By Tim Saunders on
When we think of John Cleese, we may think of silly walks, ex parrots or even A Fish Called Wanda. We may ask ourselves who started the war. Or the correct way to make a Waldorf Salad. But John Cleese – that master of comedy and legend of Monty Python, Fawlty Towers and laughter in general – is much more than that. He is also very tall.
And now he can add something completely different to the list – author of an autobiography (his own autobiography, what’s more).
So, Anyway… is the new memoir of the comedy giant, providing the candid and hilarious story of Cleese’s life from birth (when it all began) until the dawn of Monty Python (with an account of the recent Python reunion shows tacked onto the end for extra value).
As you would correctly assume, this is a funny book. A very funny book that splits off into unexpected tangents (nobody expects the Spanish Inquisition) on topics such as writing good comedy, cricket and waterskiing. A brilliantly funny book that follows our lanky hero as he maneuvers his way around school, teaching, university and New Zealand (where he takes a driving lesson and loses his virginity – although not at the same time).
Here is a man who has left his mark on popular culture by appearing on everything from The Muppet Show to Cheers to Entourage. Young fans know him from James Bond and Harry Potter, and even younger fans recognise him from Shrek.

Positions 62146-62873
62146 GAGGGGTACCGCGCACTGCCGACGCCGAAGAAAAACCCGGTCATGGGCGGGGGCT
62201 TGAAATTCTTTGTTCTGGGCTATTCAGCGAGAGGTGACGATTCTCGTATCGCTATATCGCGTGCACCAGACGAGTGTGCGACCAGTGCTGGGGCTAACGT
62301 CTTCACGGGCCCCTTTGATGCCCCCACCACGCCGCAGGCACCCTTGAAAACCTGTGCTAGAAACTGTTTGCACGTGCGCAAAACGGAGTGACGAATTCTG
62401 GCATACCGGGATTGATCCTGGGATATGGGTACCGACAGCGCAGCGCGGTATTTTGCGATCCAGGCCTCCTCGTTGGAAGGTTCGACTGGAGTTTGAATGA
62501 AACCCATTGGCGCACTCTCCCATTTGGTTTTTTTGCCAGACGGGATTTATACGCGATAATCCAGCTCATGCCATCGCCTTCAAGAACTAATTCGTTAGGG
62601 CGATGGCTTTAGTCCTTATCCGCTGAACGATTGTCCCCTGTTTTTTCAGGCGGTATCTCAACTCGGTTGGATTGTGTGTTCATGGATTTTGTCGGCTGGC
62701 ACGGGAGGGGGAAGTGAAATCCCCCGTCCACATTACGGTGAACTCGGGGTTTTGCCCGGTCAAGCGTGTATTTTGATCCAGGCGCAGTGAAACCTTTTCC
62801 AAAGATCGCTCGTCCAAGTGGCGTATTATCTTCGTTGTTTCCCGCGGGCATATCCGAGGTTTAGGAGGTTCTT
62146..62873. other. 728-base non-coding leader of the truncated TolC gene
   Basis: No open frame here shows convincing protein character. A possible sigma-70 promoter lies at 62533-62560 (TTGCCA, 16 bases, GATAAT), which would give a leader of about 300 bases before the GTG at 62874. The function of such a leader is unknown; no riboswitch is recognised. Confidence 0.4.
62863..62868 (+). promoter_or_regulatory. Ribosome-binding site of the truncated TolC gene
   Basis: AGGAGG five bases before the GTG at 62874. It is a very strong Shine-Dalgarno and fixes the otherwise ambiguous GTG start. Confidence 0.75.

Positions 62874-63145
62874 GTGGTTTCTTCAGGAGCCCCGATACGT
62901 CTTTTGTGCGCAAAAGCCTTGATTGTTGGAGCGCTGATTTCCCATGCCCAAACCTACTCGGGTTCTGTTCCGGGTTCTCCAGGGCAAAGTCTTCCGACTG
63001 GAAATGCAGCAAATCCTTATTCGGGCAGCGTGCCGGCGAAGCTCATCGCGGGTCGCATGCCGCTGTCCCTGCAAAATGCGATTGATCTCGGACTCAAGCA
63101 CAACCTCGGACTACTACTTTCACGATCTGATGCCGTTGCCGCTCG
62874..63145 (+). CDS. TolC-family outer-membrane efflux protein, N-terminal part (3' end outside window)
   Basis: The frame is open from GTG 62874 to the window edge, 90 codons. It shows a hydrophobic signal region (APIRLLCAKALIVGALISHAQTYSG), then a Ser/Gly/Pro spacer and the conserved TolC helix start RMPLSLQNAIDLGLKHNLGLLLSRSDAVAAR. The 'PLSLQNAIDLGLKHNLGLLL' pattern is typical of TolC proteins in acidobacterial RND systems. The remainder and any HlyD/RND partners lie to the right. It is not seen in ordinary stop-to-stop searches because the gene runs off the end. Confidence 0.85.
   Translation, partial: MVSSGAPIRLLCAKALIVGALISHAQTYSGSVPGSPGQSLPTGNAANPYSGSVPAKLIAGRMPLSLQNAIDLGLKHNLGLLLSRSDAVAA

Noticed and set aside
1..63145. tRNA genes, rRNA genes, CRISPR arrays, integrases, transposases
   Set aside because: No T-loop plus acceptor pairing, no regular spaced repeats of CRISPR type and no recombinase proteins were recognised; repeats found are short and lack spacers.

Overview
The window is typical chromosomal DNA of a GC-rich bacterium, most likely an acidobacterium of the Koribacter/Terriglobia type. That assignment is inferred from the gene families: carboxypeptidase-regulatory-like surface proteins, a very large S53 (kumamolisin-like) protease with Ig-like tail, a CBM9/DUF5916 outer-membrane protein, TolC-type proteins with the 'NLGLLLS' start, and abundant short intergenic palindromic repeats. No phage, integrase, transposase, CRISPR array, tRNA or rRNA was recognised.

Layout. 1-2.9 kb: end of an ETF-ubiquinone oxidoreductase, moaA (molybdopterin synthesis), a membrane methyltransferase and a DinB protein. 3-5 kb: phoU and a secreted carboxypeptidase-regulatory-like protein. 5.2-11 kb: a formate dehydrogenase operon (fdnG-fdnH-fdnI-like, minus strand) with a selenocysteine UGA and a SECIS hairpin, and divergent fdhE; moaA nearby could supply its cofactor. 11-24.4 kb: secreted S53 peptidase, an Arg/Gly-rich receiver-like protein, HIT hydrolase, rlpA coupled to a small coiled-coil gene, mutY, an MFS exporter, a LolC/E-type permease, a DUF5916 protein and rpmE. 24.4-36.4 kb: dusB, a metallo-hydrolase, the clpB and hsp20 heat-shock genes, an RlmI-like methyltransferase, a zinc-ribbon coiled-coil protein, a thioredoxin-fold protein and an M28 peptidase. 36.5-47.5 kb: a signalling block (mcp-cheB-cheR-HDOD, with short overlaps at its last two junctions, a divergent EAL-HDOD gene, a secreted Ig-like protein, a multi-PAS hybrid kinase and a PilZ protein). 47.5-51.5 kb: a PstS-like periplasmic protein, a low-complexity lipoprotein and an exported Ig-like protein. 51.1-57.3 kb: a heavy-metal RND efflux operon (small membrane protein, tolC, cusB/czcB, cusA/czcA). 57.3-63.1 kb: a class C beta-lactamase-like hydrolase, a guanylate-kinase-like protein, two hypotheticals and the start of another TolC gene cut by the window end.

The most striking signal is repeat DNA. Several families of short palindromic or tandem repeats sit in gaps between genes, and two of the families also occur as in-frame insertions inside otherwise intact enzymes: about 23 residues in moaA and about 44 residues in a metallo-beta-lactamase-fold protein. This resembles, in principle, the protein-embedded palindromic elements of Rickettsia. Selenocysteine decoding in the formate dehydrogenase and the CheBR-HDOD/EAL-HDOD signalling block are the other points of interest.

Cleese is a masterful guide as he takes us through his early work with Graham Chapman, Peter Sellers and David Frost. He gives us rare insights into his growth from a tall, shy teenager to the dizzying heights of fame. He shares with us the secrets behind characters such as Basil Fawlty and what makes them tick, as well as his desire to help those in need.
It was Cleese who pioneered the Secret Policeman’s Balls – starting with A Poke In The Eye (With A Sharp Stick) in 1976 – that have become an institution and continue to raise funds for Amnesty International today. The Policeman’s Balls have attracted a plethora of comedy talent over the years, and inspired stars such as Bob Geldof and Bono to launch their own humanitarian ventures.
Cleese also has a fondness for lemurs – he gave funds from the London premiere of his film Fierce Creatures to a project reintroducing Lemurs to Madagascar, later filming a BBC documentary about operation.
Recently, Cleese has pushed for a free and responsible press, and has actively campaigned for newspaper bosses to embrace the Leveson Royal Charter – “The big newspapers bosses are lying though their teeth about the Leveson recommendations.They say their freedom is being threatened, but when anyone points out what self-serving rubbish this is, they ignore these arguments and instead attack the people who are trying to get the truth heard. Their unscrupulousness is breath-taking.”
Cleese is a living legend who inspires loyalty in his legions of fans – in 2010, Cleese fans produced a book to celebrate his 70th birthday, with proceeds going to his favourite charities – Amnesty International and the Prince's Trust.
Copyright © 2014 Look to the Stars